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The Doctor of Sports

As the Rutgers team physician, Robert Monaco oversees the latest in sports medicine in order to keep athletes playing their best. 

Rutgers team physician, Robert Monaco
Robert Monaco is a clinical professor in the Department of Family Medicine at Robert Wood Johnson Medical School. Photography by Nick Romanenko

Spend a few minutes with Robert Monaco, the director of sports medicine at Rutgers–New Brunswick since 1996, and it quickly becomes apparent that the science of sports medicine has accelerated light-years beyond the mere application of ice packs to busted knees. Monaco NJMS’92 oversees a staff comprising 11 athletic trainers and a medley of medical specialists in fields such as nutrition, psychology, and strength and conditioning. Together, they help roughly 650 student-athletes, participating in 24 varsity sports, prepare for competition, maintain peak physical health, and, when necessary, rehabilitate following an injury.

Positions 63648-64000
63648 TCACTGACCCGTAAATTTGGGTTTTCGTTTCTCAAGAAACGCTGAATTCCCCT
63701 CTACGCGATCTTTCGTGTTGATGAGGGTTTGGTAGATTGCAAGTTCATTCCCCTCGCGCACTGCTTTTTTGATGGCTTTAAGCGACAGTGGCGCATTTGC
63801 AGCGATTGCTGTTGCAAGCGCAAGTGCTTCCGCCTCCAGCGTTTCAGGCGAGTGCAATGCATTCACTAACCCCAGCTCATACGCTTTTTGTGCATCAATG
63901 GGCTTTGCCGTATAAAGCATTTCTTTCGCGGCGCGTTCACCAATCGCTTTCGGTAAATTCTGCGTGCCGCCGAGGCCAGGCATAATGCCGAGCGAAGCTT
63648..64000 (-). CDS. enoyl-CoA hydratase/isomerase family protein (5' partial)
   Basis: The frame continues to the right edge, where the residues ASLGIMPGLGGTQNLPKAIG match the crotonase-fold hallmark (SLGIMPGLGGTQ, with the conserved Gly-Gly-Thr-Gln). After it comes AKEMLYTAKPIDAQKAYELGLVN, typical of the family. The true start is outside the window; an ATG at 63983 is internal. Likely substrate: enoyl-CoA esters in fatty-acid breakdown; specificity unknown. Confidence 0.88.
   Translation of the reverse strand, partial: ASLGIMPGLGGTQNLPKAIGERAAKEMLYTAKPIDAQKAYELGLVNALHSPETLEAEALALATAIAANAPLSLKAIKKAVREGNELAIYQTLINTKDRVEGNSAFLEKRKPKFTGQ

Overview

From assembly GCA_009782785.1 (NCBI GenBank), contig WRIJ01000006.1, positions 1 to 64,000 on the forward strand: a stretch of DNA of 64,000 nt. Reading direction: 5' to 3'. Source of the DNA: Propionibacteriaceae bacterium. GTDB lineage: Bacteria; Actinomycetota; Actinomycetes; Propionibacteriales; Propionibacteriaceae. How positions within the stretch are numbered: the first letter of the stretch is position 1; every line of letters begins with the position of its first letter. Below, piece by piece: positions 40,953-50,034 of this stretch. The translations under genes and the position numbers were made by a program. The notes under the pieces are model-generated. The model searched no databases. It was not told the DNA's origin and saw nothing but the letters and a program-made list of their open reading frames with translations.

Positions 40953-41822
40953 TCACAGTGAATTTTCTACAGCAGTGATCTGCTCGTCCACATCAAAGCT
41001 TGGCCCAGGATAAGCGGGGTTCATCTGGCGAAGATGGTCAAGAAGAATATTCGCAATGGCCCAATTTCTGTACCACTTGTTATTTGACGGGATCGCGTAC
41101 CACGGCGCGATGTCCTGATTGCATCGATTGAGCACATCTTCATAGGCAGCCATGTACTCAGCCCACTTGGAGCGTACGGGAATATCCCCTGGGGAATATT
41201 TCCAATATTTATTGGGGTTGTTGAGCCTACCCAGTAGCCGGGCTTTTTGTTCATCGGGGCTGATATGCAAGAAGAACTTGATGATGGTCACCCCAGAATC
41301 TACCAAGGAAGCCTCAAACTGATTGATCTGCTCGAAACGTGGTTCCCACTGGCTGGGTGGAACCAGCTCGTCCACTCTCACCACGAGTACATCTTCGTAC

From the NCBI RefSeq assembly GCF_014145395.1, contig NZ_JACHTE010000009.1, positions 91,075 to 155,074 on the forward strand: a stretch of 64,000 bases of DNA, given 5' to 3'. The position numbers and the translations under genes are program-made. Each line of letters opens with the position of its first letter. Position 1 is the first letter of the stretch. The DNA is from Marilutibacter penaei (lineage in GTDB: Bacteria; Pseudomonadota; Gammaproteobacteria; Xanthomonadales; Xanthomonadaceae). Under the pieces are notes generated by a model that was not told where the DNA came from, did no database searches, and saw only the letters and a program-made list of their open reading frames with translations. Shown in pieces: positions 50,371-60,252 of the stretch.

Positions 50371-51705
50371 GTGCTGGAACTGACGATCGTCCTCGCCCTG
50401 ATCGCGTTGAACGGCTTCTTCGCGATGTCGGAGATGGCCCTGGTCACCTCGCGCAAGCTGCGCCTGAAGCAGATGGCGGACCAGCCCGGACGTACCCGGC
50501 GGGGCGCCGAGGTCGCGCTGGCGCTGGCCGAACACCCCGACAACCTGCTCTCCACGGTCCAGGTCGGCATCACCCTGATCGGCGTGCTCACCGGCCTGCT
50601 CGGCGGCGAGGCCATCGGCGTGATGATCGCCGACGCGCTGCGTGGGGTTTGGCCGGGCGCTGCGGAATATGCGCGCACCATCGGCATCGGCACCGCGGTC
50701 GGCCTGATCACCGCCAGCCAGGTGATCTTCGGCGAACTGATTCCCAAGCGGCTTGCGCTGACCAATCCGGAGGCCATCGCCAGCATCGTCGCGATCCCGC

“We look at the whole package on things, whether it’s eating disorders, psychiatric problems, or strength considerations,” says Monaco, who is also a clinical professor in the Department of Family Medicine at Robert Wood Johnson Medical School. “The university makes a big investment in student-athletes, so we really want to try and give them the best opportunity to reach their potential.”

Monaco supervises research projects undertaken by Rutgers-affiliated doctors, such as recent studies on alcohol abuse and concussions, and teaches courses nationwide about the use of ultrasound to diagnose and treat injuries. Each year, he also helps direct Robert Wood Johnson Medical School’s Sports Medicine Fellowship program. After graduating from Columbia University and, later, New Jersey Medical School, Monaco became one of the first physicians to complete the fellowship.

“A big part of this is really trying to stay up with the science,” says Monaco, who comes from a family of physical educators, coaches, and wrestlers, “and to look at all the areas of medicine to maximize what we can do for the student-athlete.”
                                                                                                                                                — Christopher Hann